hydrogen sulfide (7783-06-4, 7704-34-9, 37331-50-3)  
Hydrogen sulfide is the chemical compound with the formula H 2S. It is a colorless gas with the characteristic foul odor of rotten eggs. It is very poisonous, corrosive, and flammable.
Cyclooctasulfur (1326-66-5, 10544-50-0)  
Octasulfur is an inorganic chemical with the chemical formula S 8. It is a yellow solid, and is odourless and tasteless. It is the most common allotrope of sulfur.
MANGANESE CARBONATE (598-62-9, 17375-37-0)  
Manganese carbonate is a compound with the chemical formula MnCO3. Manganese carbonate occurs naturally as the mineral rhodochrosite but it is typically produced industrially. It is a pale pink, water-insoluble solid.
CADMIUM SULFIDE (68859-25-6, 1306-23-6)  
Cadmium sulfide is the inorganic compound with the formula CdS. Cadmium sulfide is a yellow solid. It occurs in nature with two different crystal structures as the rare minerals greenockite and hawleyite, but is more prevalent as an impurity substituent in the similarly structured zinc ores sphalerite and wurtzite, which are the major economic sources of cadmium.
CUPRIC OXIDE (1317-38-0)  
copper dioxide (CuO2)  ·  copper oxide (CuO)
Copper(II) oxide or cupric oxide is the inorganic compound with the formula CuO. A black solid, it is one of the two stable oxides of copper, the other being Cu2O or cuprous oxide. As a mineral, it is known as tenorite.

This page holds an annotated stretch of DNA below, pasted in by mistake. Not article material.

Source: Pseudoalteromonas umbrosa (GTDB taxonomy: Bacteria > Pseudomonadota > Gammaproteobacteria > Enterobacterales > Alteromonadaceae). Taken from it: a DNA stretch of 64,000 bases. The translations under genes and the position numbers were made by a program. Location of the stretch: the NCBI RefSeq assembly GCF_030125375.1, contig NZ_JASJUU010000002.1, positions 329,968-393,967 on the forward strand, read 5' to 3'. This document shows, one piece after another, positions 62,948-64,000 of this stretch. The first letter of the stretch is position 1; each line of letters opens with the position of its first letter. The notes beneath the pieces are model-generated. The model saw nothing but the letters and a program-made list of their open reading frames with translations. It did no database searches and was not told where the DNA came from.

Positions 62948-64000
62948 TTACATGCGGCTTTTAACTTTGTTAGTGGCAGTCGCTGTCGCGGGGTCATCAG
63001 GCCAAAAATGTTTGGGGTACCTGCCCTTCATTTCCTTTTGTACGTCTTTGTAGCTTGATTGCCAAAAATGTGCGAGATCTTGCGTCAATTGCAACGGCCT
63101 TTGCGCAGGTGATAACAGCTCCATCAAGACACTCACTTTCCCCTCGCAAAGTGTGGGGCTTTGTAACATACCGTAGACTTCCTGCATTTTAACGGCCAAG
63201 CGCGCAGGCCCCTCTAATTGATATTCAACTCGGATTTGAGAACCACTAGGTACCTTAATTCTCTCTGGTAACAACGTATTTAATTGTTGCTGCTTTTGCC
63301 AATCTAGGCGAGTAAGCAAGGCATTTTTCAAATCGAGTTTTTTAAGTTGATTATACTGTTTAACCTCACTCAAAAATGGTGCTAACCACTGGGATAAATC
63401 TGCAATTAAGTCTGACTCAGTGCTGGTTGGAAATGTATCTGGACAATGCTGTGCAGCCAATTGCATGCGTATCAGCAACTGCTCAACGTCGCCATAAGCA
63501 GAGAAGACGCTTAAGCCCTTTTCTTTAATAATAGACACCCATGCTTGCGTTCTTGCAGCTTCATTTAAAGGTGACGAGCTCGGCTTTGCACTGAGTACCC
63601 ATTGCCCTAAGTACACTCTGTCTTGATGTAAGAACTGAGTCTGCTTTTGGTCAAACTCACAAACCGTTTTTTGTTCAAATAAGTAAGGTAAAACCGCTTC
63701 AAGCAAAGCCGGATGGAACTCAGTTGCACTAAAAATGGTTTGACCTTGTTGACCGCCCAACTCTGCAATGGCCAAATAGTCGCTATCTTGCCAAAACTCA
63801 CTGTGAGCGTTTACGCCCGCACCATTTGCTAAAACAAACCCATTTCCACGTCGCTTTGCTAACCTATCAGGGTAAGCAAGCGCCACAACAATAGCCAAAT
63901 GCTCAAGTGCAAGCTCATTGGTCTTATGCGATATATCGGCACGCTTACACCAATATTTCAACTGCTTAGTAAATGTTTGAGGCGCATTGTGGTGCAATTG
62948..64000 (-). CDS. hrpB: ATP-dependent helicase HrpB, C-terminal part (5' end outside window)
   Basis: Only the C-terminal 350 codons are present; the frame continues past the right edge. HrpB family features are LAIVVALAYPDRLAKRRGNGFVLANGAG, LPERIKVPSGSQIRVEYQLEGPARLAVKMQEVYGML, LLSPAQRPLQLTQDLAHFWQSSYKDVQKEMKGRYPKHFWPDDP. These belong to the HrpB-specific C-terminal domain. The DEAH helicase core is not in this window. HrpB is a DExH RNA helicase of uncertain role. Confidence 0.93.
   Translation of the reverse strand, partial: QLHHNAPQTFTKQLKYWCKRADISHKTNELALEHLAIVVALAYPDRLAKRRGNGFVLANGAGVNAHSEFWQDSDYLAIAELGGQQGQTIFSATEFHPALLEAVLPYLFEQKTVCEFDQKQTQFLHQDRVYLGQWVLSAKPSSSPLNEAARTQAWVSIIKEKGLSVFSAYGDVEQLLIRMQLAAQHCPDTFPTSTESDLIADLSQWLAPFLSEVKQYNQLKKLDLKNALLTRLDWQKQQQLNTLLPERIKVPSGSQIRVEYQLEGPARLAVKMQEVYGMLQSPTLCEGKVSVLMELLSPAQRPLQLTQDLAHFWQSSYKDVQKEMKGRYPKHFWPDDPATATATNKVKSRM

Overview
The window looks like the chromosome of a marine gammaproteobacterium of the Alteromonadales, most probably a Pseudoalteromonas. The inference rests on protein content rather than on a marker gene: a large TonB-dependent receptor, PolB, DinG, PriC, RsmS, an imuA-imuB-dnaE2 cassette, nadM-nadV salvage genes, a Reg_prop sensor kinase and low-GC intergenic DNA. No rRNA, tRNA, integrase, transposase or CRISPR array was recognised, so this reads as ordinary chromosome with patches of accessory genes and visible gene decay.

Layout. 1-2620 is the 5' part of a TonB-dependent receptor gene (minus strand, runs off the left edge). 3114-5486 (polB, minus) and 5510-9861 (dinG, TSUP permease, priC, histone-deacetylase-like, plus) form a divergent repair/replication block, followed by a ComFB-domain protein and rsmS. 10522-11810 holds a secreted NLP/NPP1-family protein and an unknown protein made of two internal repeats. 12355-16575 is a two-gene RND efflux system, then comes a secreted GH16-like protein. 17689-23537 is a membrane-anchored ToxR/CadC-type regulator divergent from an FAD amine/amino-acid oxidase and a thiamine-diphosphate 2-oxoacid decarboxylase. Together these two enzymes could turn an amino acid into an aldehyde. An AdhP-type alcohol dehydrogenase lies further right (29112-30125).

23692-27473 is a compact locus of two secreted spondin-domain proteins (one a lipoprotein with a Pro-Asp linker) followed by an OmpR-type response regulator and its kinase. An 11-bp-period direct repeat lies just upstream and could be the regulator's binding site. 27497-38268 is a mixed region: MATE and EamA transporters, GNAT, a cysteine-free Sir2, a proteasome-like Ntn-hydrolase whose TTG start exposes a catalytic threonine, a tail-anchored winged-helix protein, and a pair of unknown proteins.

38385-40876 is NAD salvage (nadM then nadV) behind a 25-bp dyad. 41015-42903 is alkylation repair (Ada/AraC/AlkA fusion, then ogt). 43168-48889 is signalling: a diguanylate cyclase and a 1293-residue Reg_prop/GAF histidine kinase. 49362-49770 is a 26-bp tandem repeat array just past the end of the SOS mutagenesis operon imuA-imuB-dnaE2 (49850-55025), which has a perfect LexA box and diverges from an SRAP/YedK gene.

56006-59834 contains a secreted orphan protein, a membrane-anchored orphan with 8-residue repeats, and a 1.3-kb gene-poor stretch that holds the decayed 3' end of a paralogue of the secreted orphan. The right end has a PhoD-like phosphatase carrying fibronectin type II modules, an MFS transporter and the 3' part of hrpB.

Phosphorus pentasulfide (1314-80-3)  
Phosphorus pentasulfide is the inorganic compound with the formula P2S5 or dimer P4S10. This yellow solid is the one of two phosphorus sulfides of commercial value. Samples often appear greenish-gray due to impurities.
Ceric oxide (1306-38-3)  
cerium oxide  ·  cerium dioxide  ·  ceric oxide (CeO)
Cerium(IV) oxide, also known as ceric oxide, ceric dioxide, ceria, cerium oxide or cerium dioxide, is an oxide of the rare-earth metal cerium. It is a pale yellow-white powder with the chemical formula CeO2. It is an important commercial product and an intermediate in the purification of the element from the ores.
Calcium metasilicate (13983-17-0, 1344-95-2, 99328-53-7, 10101-39-0)  
Wollastonite  ·  mineral wool  ·  calcium silicate
FERROUS OXIDE (17125-56-3, 1345-25-1)  
Iron(II) oxide or ferrous oxide is the inorganic compound with the formula FeO. Its mineral form is known as w├╝stite. One of several iron oxides, it is a black-colored powder that is sometimes confused with rust, the latter of which consists of hydrated iron(III) oxide (ferric oxide).
NICKEL CARBONATE (16337-84-1, 3333-67-3)  
Nickel(II) carbonate describes one or a mixture of inorganic compounds containing nickel and carbonate. From the industrial perspective, the most important nickel carbonate is basic nickel carbonate with the formula Ni4CO3(OH)6(H2O)4. Simpler carbonates, ones more likely encountered in the laboratory, are NiCO3 and its hexahydrate.
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Cubic minerals